As the saying goes, when you find yourself in a hole, stop digging. A simple lesson that arguably has bypassed a mining industry. It will inevitably take time for supply and demand to rebalance, especially where commodities have been in oversupply. It will also take some time to address the debt burden in many companies. Some of these companies may not survive if they’re unable to meet the Capex / Opex they need to generate sufficient cash flow to service their debt – but this may bring the change the industry needs.
Shares of Anglo American were up 68% year-to-date. The stock has fluctuated wildly in recent weeks and has fallen more than two-thirds over the past 12 months. Anglo American reported a pre-tax loss of US$ 5.5 billion for 2015 as sinking commodity prices affected the mining giant. That was more than double the reported loss in 2014. Presented with one of the most significant challenges, CEO Mark Cutifani is planning to sell assets worth US$ 3 billion to US$ 4 billion to clean up its balance sheet. The disposals would include Kumba Iron Ore, South Africa’s biggest miner of the steelmaking ingredient. Anglo intends to sell its coal mining assets as well. Joining other mining players such as Rio Tinto, Glencore, and Vale, Anglo American is also suspending its dividend to conserve cash. The 2015 earnings results were better than expected but many analysts nevertheless said the underlying performance was not impressive.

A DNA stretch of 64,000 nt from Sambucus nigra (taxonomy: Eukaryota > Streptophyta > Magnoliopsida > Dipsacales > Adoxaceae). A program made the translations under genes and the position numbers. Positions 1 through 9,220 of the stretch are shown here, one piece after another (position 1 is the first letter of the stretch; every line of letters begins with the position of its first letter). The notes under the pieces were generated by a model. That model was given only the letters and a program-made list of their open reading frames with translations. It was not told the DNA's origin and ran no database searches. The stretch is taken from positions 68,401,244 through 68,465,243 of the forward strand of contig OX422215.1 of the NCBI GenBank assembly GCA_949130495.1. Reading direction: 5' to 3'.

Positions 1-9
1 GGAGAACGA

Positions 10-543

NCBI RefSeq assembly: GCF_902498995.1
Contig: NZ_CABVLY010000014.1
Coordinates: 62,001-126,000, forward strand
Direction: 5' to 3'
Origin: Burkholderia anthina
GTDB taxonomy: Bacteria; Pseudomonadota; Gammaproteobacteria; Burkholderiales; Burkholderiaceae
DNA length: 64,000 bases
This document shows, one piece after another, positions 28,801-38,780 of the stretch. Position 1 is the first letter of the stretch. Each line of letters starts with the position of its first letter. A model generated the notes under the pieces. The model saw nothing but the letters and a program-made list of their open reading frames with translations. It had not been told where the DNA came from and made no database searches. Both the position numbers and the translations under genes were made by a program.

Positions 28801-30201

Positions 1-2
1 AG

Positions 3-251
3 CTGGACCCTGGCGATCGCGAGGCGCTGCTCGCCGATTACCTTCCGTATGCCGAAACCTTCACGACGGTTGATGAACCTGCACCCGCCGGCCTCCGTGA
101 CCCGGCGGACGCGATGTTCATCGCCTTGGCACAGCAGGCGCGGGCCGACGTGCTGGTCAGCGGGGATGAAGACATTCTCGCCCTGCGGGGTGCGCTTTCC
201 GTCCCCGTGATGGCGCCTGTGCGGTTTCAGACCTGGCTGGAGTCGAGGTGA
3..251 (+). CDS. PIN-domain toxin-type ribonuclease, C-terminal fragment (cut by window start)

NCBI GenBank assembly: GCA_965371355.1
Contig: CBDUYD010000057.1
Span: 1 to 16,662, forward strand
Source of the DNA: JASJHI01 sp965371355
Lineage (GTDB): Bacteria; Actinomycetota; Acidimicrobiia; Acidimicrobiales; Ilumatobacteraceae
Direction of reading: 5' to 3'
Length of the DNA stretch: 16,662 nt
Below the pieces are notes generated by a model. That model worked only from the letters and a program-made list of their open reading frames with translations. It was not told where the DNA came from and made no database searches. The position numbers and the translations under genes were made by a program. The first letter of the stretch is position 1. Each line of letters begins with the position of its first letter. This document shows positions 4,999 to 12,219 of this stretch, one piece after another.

Oil & Gas:
FIGURE 2: PERFORMANCE OF OIL AND GAS MAJORS
Description: Figure 1 highlights the performance of the oil and gas industry year-to-date (x-axis) and the performance of the 11 months prior to February 2016.
Brent Crude and WTI Crude prices are down 8 % and 10 %, respectively, since the beginning of year. The oil & gas sector has come under considerable pressure over the past 18 months as the price of oil dropped more than 70% from a high of $110 a barrel at the end of 2014. The lower price sent a tidal wave through the industry – since more than $100 billion has been slashed from expenses and the operations of an estimated 1,000 oil rigs have been suspended. Few Wall Street firms saw the oil glut that has caused prices to collapse coming. Goldman Sachs infamously predicted in 2008 that an oil shortage would cause the commodity to skyrocket to $200 a barrel.
But doom-and-gloom was all the rage in January as price estimates kept falling. It had gotten so bad that investment banks were practically falling over themselves to predict just how low crude will go. Morgan Stanley had warned that super strong US dollar would drive oil to US$20 a barrel, RBS predicted US$16 was on the horizon, and Standard Chartered thinking those predictions weren’t dark enough, suggested prices could go as low as US$10 a barrel. However, as evidenced, it’s notoriously difficult to predict when oil prices will rise and fall. It’s not a one-way price movement anymore and we continue to see a period of high volatility.